Kim Riley

Kim-Riley_web.jpgAs an undergraduate biology major/chemistry minor at UNC, Kim Riley was already convinced that she wanted a career in science.  A research assistantship studying the role of Mdm2 in tumor suppression and a teaching assistantship in the first-year biology laboratory helped to solidify her conviction. Interested particularly in scientific research, she decided to apply for graduate school at a number of institutions, including Vanderbilt, which she admits caught her attention because the application was free. Despite the fact that her first visit to campus was during a snow storm, Kim fell in love with VU, and soon she was pursuing research on β-cell regeneration under the mentorship of Maureen Gannon, Ph.D., in the Department of Medicine.

Kim threw herself into her graduate school experience with total commitment and enthusiasm. While carrying out research that made her a co-author on five publications, she served as Journal Club Manager and Graduate Student Representative for the Program in Developmental Biology as well as Graduate Student Representative for the Molecular Endocrinology Training Program. Yet, despite her ongoing interest in scientific research, she quickly concluded that she did not want to follow the same career path as her mentors. She most enjoyed “boots on the ground” participation in science, yet she realized that “the better you are at science, the less you do it”. She saw the traditional PI position as one that would likely take her away from the kind of direct participation in research that she enjoyed the most.

An important career-defining event for Kim came with the opportunity to take the Introduction to the Principles and Practice of Clinical Research (IPPCR) module through the BRET Office’s ASPIRE Program. An NIH-sponsored course, IPPCR provides critical training in the design, conduct, and management of clinical trials. The experience reinforced Kim’s growing interest in human-focused research and provided her with an important certificate that she used to apply for her first job as Clinical Research Coordinator at Duke University’s Department of Ophthalmology.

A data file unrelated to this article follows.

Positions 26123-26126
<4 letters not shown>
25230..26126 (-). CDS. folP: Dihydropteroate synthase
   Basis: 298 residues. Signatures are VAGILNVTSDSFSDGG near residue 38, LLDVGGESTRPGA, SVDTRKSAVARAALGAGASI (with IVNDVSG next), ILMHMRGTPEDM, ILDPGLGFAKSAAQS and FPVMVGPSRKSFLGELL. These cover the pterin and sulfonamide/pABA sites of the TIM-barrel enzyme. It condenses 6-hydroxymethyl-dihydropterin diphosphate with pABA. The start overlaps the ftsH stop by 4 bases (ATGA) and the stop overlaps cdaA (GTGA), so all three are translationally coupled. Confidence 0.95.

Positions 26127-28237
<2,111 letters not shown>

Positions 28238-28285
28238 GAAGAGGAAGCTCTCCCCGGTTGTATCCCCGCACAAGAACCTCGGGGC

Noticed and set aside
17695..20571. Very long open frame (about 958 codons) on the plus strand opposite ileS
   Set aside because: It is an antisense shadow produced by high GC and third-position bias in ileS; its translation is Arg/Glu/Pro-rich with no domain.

An entry level Clinical Research Coordinator’s job does not require a Ph.D., but Kim relates that it both helped her get the position and do her job. An important part of her position is to coordinate between pharmaceutical firms, whose drugs are being tested, the clinicians conducting the trials, the patients, and the regulatory agencies monitoring the trials. In this “center of an octopus” position, Kim’s Ph.D. training enables her to read and evaluate research proposals, catch potential problems that might arise during the course of a trial, and ensure that data are being reported correctly. Her Ph.D. training has also provided her with the ability to learn new science quickly, adapt to changing job requirements, speak publicly with assurance, and accept constructive criticism. Her Ph.D. will prove especially important as she moves up the ladder in her chosen field.

Looking back, Kim is grateful for the opportunity to take the IPPCR module through the ASPIRE program, as it was the most important single experience that directed her career path. She also participated in an ASPIRE-sponsored Career Symposium and two Ph.D. Career Connections events. These, she admits, had less impact on her career choice but were important in another way. She was able to look around the room and see that even many of the most dedicated graduate students in her class shared some of her uncertainties about their career path. Although she had experienced nothing but support in her decision from her mentor and thesis committee, she still appreciated the opportunity to share her experiences with her peers.

So far, Kim is happy in her career choice and enjoys her work. Now, with two years of experience under her belt, she will be able to obtain the additional certification she needs to move up to the next level of employment, one that will enable her to manage a broader portfolio, potentially at multiple institutions, and to play a more direct role in the design and execution of the clinical trials. Although she realizes that such a step might take her away from the level of direct involvement that she currently enjoys, she is excited about her potential future opportunities.